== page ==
Arthur Russell was born by the sleepy cornfields of Oskaloosa, Iowa in 1951, where he studied both the cello and piano. He moved to New York age 22 (via a few years spent at a San Francisco Buddhist commune) and enrolled at the Manhattan School of Music, at which time he began collaborating with his peers on an array of underground disco records. He released his only solo record World of Echo in 1986 to critical acclaim but commercial failure and died in musical obscurity aged just 40. His restless quest for musical perfection resulted in him leaving over a thousand tape recordings in various stages of completion. He also might be the most fascinating musician you’ve never heard.
Though he is certainly getting his dues now, Arthur Russell is still a figure who lurks largely in the underground, and it’s often easier to fall into his world (or worlds) through the advocacy of his name from more commercially established artists.
Dev Hynes, Sufjan Stevens and Hot Chip are all fans who contributed to an AIDS awareness album comprised of covers of Russell’s work, Frank Ocean featured him in his Apple Music BLONDED radio broadcasts, and perhaps his widest exposure to date comes due to Kanye West, who sampled him on the track 30 Hours from his 2016 record The Life of Pablo.
It was a sample of This is How We Walk on the Moon that first perked my ears up, and after tracing it back to Russell I was instantly enamoured by the full track, its peculiar use of tribal drums, rhythmic cello, and Arthur’s low, ethereal voice sounded like nothing I had ever heard.
This is How We Walk On The Moon isn’t explicitly avant-garde, you can hum the tune and sing along to the words, and much of what Russell did make was pop – his early disco work was made with the same intentions as mainstream disco; to dance to. But whilst Arthur would disdain at the snobbery towards pop and disco music, his disregard of genre and outsider inclination would both set him free artistically and deny him any real mainstream success. Rarely aggressive or arresting, his records don’t provoke or attack, rather they wash over like waves, more concerned with texture and atmosphere than narrative, as though they’ve been scoured from the bottom of the ocean. His fondness to sing in polysyllabic noises, hums and moans and mumbles, was never really going to put him on Top of the Pops, though his mix of cryptic imagery and sudden, blunt and honest emotion often results in moments where his words break through the echoing soundscapes and hit you like a ton of bricks.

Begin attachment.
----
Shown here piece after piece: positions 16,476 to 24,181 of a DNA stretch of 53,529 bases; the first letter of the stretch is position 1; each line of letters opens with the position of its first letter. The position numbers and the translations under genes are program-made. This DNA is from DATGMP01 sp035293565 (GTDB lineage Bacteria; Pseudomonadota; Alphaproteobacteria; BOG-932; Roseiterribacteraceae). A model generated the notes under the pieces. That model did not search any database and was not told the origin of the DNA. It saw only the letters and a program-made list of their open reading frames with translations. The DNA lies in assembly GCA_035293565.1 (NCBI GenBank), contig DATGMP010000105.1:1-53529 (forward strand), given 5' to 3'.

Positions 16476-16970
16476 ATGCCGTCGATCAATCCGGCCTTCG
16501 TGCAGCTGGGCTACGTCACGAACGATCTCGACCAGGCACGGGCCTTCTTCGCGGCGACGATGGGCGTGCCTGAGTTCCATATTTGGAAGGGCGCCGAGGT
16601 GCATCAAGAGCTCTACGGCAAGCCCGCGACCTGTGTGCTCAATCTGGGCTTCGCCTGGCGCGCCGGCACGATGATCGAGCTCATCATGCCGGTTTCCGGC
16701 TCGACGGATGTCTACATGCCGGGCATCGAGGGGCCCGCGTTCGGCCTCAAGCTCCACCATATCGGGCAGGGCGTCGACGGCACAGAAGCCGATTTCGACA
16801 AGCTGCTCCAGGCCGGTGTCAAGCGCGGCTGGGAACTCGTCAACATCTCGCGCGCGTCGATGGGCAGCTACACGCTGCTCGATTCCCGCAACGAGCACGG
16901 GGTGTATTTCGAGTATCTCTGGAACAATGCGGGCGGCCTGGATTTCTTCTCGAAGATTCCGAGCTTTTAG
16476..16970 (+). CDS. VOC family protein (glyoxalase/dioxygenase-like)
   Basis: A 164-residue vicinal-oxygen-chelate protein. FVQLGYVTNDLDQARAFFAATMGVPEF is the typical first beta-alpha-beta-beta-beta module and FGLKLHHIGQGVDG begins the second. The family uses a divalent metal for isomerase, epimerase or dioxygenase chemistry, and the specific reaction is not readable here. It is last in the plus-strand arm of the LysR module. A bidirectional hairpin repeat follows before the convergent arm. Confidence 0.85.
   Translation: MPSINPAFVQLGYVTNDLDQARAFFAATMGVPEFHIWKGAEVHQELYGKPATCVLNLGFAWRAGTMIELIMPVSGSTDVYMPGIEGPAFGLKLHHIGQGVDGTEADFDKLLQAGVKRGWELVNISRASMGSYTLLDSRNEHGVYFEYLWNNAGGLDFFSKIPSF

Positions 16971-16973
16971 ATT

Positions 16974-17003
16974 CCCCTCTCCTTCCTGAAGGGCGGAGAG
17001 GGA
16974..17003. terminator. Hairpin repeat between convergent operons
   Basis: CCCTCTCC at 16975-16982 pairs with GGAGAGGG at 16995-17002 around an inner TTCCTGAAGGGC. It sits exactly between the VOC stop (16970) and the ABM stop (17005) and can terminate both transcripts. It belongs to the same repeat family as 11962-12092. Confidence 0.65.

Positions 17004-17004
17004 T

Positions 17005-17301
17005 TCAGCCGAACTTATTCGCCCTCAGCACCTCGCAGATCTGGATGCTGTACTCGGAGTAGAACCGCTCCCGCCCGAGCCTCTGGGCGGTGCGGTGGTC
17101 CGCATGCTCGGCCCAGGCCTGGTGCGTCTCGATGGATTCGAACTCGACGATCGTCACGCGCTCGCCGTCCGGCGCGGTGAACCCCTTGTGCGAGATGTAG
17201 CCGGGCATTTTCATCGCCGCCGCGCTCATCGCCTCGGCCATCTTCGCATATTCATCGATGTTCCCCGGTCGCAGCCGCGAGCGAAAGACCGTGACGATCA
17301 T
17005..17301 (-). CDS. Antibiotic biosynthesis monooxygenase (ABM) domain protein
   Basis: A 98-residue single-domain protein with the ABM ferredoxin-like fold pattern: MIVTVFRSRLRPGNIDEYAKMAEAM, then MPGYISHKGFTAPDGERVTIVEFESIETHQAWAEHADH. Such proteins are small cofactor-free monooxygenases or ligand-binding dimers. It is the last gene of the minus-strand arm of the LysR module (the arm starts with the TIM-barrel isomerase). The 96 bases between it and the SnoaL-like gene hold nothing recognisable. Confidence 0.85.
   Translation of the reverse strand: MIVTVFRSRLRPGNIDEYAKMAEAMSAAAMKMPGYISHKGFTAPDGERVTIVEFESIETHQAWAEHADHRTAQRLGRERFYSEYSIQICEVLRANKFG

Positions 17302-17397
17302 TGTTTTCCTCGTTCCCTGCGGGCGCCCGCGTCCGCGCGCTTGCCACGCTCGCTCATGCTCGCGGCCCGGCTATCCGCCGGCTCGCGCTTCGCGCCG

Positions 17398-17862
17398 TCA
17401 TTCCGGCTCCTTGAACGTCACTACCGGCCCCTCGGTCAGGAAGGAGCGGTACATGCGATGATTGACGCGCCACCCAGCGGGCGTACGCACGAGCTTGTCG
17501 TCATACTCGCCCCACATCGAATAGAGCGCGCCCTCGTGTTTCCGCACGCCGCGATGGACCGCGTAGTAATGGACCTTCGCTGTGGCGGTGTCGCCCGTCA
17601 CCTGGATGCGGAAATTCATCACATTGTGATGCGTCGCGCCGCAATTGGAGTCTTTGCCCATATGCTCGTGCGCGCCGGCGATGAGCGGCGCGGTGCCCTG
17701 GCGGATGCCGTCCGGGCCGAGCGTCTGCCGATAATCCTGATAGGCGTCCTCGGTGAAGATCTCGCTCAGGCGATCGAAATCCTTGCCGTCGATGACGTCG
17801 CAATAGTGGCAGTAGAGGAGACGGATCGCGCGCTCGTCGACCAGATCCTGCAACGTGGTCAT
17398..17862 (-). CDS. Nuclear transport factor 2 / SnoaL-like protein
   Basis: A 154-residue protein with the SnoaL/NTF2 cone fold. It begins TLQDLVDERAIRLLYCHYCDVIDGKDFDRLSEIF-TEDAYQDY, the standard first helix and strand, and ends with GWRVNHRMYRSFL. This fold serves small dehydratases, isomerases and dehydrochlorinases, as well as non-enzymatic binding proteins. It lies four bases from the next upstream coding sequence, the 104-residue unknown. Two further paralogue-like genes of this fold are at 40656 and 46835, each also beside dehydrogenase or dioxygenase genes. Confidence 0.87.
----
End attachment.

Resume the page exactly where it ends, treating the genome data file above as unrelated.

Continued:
“It takes my whole time / I’m on another thought now / My eyes searching the real face / Of an angel”
Perhaps equally as limiting to his success as his eclecticism and idiosyncratic musical style was his quest for perfection. Russell would tirelessly toy with and revise his work, resulting in there being numerous variations of his songs, contained usually in cassette tapes left scattered around his apartment in New York’s East Village, where he would remain until his death. It is there he would create early underground disco records under pseudonyms such as Loose Joints and Dinosaur L, curate proto-punk minimalist performances at hipster venue The Kitchen, and craft his otherworldly solo album World of Echo, his perfectionist qualities leading this to be the only one he would live to see released.
Though praised by some critics, the record was largely a commercial failure and struggled to find a wider audience, not wholly inconceivable considering the music; made up of unusual textures and tones, it’s a collection of kaleidoscopic tonal shifts built on skeletal, fractured melodies, pining vocals and void-like echo. In recent times it has been looked at much more affectionately, the 2000s saw it reissued by Audika and Rough Trade records and in 2013 FACT magazine named it their number one album of the 1980s.
Arthur died aged only 40, from an AIDS related illness in 1992, leaving the final chapter of his life a desperately sad one, developing throat cancer that hindered his singing ability, as well as cancerous lesions in his eye and dementia. His devoted long term partner Tom Lee remembers him leaving the house without his headphones, something previously thought impossible, as told in the excellent BBC Radio Four documentary Arthur Russell: Vanished into Music, which takes its name from a poignant quote from Kyle Gann writing for The Village Voice: